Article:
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US stocks tumble as Trump scotches stimulus talks

·3-min read
Federal Reserve Chair Jerome Powell called for more stimulus only hours before President Donald Trump ordered his staff to end talks
Federal Reserve Chair Jerome Powell called for more stimulus only hours before President Donald Trump ordered his staff to end talks

Wall Street stocks tumbled into the red as President Donald Trump pulled the plug on stimulus talks, apparently ending the prospect for another big fiscal package until after the US election.

Trump's Tuesday afternoon tweet scotching the talks undid optimism that had developed in recent days after House Speaker Nancy Pelosi and Treasury Secretary Steven Mnuchin resumed negotiations on a follow-up measure to the $2.2 trillion CARES Act passed to blunt the coronavirus downturn.

After a benign session in Europe, US stocks appeared headed for another up day as well following Monday's rally. But Trump said on Twitter he's directed staff to halt the talks after accusing Pelosi of negotiating in bad faith.

"We made a very generous offer of $1.6 Trillion Dollars and, as usual, she is not negotiating in good faith. I am rejecting their request, and looking to the future of our Country," he wrote.

Trump's announcement came just hours after Federal Reserve Chair Jerome Powell called for more stimulus, saying "too little support would lead to a weak recovery, creating unnecessary hardship for households and businesses."

Stocks immediately shifted lower, with all three major indices losing around 1.5 percent at the close.

"The fact that in the past few days, most reports were positive regarding the stimulus talks added to today's surprise," said Gorilla Trades strategist Ken Berman. "While the president pledged to pass a 'large' bill following the elections, the lack of quick support could weigh heavily on the consumer economy."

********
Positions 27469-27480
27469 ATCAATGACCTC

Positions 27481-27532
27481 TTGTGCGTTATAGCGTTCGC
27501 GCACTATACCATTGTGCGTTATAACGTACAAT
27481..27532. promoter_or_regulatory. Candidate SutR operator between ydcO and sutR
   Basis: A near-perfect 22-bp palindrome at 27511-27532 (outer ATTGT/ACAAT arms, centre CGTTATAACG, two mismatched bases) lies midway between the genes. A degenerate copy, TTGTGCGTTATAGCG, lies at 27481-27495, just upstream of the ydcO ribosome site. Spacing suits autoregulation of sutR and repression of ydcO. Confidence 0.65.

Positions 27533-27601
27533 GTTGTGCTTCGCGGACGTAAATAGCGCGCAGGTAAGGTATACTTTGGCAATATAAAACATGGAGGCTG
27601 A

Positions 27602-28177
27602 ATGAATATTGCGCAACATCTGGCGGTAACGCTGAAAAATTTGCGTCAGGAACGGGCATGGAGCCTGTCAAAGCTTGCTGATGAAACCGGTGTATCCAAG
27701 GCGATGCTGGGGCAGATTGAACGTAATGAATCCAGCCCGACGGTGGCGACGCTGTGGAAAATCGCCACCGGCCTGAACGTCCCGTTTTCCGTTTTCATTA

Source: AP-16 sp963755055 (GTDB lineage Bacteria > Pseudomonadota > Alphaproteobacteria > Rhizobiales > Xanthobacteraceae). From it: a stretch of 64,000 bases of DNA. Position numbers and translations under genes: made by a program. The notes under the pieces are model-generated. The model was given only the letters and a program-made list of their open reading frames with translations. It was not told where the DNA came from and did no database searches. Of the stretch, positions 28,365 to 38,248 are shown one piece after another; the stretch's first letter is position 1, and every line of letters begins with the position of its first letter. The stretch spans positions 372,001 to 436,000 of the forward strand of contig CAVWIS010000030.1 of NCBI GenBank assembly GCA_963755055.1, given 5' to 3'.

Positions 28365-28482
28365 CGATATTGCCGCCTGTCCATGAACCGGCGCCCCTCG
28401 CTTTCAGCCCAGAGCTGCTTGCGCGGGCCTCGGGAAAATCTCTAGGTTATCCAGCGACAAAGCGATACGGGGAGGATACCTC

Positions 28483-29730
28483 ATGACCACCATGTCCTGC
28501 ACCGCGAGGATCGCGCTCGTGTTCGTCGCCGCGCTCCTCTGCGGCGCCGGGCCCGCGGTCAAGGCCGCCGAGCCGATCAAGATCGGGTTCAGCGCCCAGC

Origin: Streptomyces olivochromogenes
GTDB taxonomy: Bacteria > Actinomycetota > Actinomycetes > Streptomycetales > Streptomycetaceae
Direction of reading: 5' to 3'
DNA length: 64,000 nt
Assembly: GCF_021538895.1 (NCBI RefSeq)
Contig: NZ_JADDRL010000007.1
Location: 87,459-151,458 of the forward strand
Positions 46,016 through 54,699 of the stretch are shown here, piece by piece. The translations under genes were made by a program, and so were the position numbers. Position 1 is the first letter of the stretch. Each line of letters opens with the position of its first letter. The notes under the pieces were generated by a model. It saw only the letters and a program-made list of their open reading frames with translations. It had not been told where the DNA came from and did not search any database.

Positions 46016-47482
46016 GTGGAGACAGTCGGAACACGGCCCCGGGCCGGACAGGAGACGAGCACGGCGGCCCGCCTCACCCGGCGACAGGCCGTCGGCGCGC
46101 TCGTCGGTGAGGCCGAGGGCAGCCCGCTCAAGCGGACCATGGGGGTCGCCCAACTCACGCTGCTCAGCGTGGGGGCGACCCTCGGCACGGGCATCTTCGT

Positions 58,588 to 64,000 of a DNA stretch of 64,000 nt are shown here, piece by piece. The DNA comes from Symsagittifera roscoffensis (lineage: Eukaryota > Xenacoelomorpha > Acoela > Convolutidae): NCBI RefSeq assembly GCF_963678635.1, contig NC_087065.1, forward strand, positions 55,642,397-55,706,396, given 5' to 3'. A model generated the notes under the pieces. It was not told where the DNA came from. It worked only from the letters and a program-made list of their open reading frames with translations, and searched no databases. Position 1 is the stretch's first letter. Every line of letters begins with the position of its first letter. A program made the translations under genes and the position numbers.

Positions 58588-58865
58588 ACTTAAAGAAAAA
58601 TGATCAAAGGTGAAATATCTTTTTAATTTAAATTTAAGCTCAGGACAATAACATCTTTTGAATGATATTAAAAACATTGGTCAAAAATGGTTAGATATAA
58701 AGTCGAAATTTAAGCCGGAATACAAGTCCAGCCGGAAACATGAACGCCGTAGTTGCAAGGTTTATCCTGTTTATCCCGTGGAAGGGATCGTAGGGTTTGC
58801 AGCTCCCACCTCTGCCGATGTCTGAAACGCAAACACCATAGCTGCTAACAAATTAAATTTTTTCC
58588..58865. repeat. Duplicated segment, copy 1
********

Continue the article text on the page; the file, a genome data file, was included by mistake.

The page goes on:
Losses were broad-based, with utilities the only one of 11 sectors to finish positive.

But the session was particularly bad for large tech companies such as Apple and Amazon. Airlines were another bruised sector, as any new stimulus measure was expected to include money to keep employees at the carriers on payroll.

Among other markets, oil prices pushed higher ahead of a hurricane that threatened offshore platforms in the Gulf of Mexico.

- Key figures around 1600 GMT -

New York - Dow Jones: DOWN 1.3 percent at 27,772.76 (close)

New York - S&P 500: DOWN 1.4 percent at 3,360.97 (close)

New York - Nasdaq: DOWN 1.6 percent at 11,154.60 (close)

London - FTSE 100: UP 0.1 percent at 5,949.94 (close)

Frankfurt - DAX 30: UP 0.6 percent at 12,906.02 (close)

Paris - CAC 40: UP 0.5 percent at 4,895.46 (close)

EURO STOXX 50: UP 0.4 percent at 3,233.30 (close)

Tokyo - Nikkei 225: UP 0.5 percent at 23,433.73 (close)

Hong Kong - Hang Seng: UP 0.9 percent at 23,980.65 (close)

Shanghai - Composite: Closed for a holiday

Dollar/yen: DOWN at 105.60 yen from 105.75 yen at 2100 GMT

Pound/dollar: DOWN at $1.2868 from $1.2979

Euro/dollar: DOWN at $1.1733 from $1.1783

Euro/pound: UP at 91.14 pence from 90.79 pence

West Texas Intermediate: UP 3.3 percent at $40.67 per barrel

Brent North Sea crude: UP 3.3 percent at $42.65 per barrel